Alan Blueford's Family Asks for Council Help in Oakland Police Shooting
It was standing room only at Tuesday night's City Council meeting, as concerned citizens cheered, jeered and pled for justice in the case of Alan Blueford.
Blueford was shot and killed by the Oakland Police Department in the 9200 block of Birch Street on May 6, two weeks before his graduation from Skyline High School. Police initially reported that the 18-year-old was killed in an exchange of gunfire with officer Miguel Masso, but later stated that a gun believed to belong to Blueford was not fired.
"The story has changed so many times, and we can't stand for it," said Jeralynn Blueford, Alan's mother. "You don’t know what if feels like to bury your baby. I'm broken, I'm shattered, I'm devastated. I don’t care if he did run, running isn’t a crime; you don’t deserve to be assassinated because you ran."
Claps and chants erupted from the packed chamber several times during the Bluefords time at the podium, and several speakers ceded their allotted time to the family, who spoke for nearly an hour. In response to protesters and Blueford supporters who attempted to shut down the meeting, the City Council quickly left the room and postponed the session for two weeks.
Other family members implored the Council President Larry Reid to uncover more information about Blueford's death by releasing the police report. The crowd repeatedly yelled, "shame" and asked for Police Chief Howard Jordan, who did not attend the meeting but later spoke with the family.
"All we ask for you to do today is to help us….My nephew laid out on that street all night. The police went to the hospital, my nephew laid there dead; nobody tried to help my nephew," said Alan's aunt, Roberta Blueford, referring to police assertion that the teen was transferred to Highland Hospital.
Others said Officer Masso, who was involved in a 2007 civil rights lawsuit while with the NYPD, should be arrested for murder.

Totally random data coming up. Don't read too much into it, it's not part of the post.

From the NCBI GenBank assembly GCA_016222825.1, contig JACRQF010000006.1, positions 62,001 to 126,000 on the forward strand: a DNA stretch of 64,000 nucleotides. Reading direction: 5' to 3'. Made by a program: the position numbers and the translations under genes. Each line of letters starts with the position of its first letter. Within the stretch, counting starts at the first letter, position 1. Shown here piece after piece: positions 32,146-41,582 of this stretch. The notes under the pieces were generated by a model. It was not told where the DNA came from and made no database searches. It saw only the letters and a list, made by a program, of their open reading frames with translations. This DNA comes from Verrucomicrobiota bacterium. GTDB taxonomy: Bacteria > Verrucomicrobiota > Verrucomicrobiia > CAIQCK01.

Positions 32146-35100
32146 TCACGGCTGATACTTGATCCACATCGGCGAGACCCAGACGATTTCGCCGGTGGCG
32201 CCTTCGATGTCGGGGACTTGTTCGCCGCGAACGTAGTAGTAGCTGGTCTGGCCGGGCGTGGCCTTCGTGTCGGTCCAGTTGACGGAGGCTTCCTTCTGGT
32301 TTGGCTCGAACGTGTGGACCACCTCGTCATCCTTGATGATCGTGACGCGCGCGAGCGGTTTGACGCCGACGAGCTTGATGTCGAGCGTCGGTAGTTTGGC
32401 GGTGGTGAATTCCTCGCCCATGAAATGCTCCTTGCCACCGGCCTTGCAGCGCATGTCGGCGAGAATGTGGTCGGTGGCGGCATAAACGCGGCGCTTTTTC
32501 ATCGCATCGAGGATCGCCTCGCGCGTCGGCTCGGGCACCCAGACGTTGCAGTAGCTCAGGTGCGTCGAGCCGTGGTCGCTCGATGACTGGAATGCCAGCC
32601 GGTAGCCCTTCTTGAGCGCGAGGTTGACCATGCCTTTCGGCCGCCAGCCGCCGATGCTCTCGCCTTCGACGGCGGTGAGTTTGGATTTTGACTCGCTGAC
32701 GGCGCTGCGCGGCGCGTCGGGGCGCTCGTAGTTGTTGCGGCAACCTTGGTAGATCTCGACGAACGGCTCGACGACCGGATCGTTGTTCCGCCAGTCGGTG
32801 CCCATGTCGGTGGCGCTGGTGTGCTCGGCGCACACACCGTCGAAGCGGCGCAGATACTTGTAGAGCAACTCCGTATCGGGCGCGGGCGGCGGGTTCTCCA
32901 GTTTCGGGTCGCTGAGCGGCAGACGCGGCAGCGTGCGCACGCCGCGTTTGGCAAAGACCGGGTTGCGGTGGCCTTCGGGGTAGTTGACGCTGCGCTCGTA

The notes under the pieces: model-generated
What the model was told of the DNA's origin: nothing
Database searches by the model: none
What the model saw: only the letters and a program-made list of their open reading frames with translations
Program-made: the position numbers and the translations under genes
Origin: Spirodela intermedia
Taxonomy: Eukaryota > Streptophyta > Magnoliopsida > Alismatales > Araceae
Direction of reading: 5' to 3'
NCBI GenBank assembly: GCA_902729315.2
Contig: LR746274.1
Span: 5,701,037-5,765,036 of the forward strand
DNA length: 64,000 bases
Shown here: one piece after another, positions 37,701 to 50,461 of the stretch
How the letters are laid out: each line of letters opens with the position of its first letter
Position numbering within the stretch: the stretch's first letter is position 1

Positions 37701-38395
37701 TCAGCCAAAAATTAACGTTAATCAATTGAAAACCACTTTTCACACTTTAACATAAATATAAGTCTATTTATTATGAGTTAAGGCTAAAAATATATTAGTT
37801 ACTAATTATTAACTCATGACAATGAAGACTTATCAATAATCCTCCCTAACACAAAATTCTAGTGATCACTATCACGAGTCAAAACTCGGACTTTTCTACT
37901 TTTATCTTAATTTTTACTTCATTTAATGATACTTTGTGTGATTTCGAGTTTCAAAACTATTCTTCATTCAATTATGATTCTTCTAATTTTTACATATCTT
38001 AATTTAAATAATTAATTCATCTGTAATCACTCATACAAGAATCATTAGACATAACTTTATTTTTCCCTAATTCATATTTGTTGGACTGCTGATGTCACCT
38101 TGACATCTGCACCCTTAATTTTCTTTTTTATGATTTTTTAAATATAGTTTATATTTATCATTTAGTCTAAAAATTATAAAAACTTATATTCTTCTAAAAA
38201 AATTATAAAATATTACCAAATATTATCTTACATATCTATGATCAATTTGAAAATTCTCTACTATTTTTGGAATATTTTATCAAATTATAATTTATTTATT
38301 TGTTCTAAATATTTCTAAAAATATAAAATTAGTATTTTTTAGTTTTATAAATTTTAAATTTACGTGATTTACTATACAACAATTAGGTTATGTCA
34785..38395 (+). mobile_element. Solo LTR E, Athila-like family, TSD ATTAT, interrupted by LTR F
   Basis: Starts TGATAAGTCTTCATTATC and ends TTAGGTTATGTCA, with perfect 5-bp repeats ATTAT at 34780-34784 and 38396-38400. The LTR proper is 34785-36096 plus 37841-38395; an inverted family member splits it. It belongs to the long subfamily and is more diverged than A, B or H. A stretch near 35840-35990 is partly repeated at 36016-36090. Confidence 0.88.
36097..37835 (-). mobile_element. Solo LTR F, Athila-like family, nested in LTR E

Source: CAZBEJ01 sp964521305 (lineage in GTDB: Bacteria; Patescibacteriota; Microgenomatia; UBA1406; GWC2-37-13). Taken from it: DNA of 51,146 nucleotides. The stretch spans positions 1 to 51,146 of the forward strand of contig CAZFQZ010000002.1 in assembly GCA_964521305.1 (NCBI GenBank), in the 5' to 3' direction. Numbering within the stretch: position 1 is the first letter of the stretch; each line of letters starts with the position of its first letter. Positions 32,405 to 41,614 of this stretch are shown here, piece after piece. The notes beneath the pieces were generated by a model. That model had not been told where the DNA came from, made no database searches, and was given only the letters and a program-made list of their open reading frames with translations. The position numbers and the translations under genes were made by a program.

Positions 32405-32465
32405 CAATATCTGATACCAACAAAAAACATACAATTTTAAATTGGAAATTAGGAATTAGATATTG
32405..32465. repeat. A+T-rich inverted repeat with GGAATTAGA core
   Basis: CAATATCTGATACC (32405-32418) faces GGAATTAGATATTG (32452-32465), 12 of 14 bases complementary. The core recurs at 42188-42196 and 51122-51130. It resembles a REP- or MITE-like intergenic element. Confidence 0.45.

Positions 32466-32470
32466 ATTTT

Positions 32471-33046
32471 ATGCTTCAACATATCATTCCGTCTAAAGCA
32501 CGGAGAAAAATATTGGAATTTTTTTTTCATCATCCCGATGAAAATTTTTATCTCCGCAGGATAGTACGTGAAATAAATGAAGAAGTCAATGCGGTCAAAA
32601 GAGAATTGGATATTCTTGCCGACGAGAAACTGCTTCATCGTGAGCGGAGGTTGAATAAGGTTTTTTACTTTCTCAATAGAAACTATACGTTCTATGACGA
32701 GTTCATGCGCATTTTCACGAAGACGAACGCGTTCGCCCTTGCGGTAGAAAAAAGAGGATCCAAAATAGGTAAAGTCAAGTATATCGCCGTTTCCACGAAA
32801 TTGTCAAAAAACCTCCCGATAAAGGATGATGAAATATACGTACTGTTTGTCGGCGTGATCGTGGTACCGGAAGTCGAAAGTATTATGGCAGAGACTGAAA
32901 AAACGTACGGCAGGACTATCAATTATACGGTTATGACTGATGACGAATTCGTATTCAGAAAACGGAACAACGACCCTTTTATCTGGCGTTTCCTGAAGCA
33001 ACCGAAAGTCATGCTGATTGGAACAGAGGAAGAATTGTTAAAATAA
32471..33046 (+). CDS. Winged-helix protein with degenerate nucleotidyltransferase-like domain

"We have enough of our own people killing each other, we don’t need the people who are here to serve and protect us killing," said a pastor associated with the family. "Pastors of Oakland are looking for answers and this family is looking for answers and if this man committed a crime, he should be arrested."
After the Bluefords finished speaking, the Council heard a long line of outraged speakers before ending the public hearing portion of the session. Following a 30-minute recess, the council attempted to move on with its first agenda item -- declaring Oakland an international city of peace and Sept. 21 as the city's international day of piece -- but were interrupted by boos and disbanded shortly after.
Outside city hall, members of the Black is Back Coalition and relatives of Oscar Grant urged the crowd to seek justice for men killed by Oakland Police.
"What we have to do here is just what we did tonight. If they won't give us answers, we won't let them conduct business," said Bobby Johnson, Oscar Grant's uncle.
The Blueford family thanked supporters for standing in solidarity and assured the crowd that they would continue to fight for justice.
"Together we can make a change. We'll come back and come back, we're gonna keep the pressure on them till we get all the answers," Jeralynn Blueford said.
Source: Oakland Local [http://m.oaklandlocal.com/article/alan-bluefords-family-asks-council-help-oakland-police-shooting]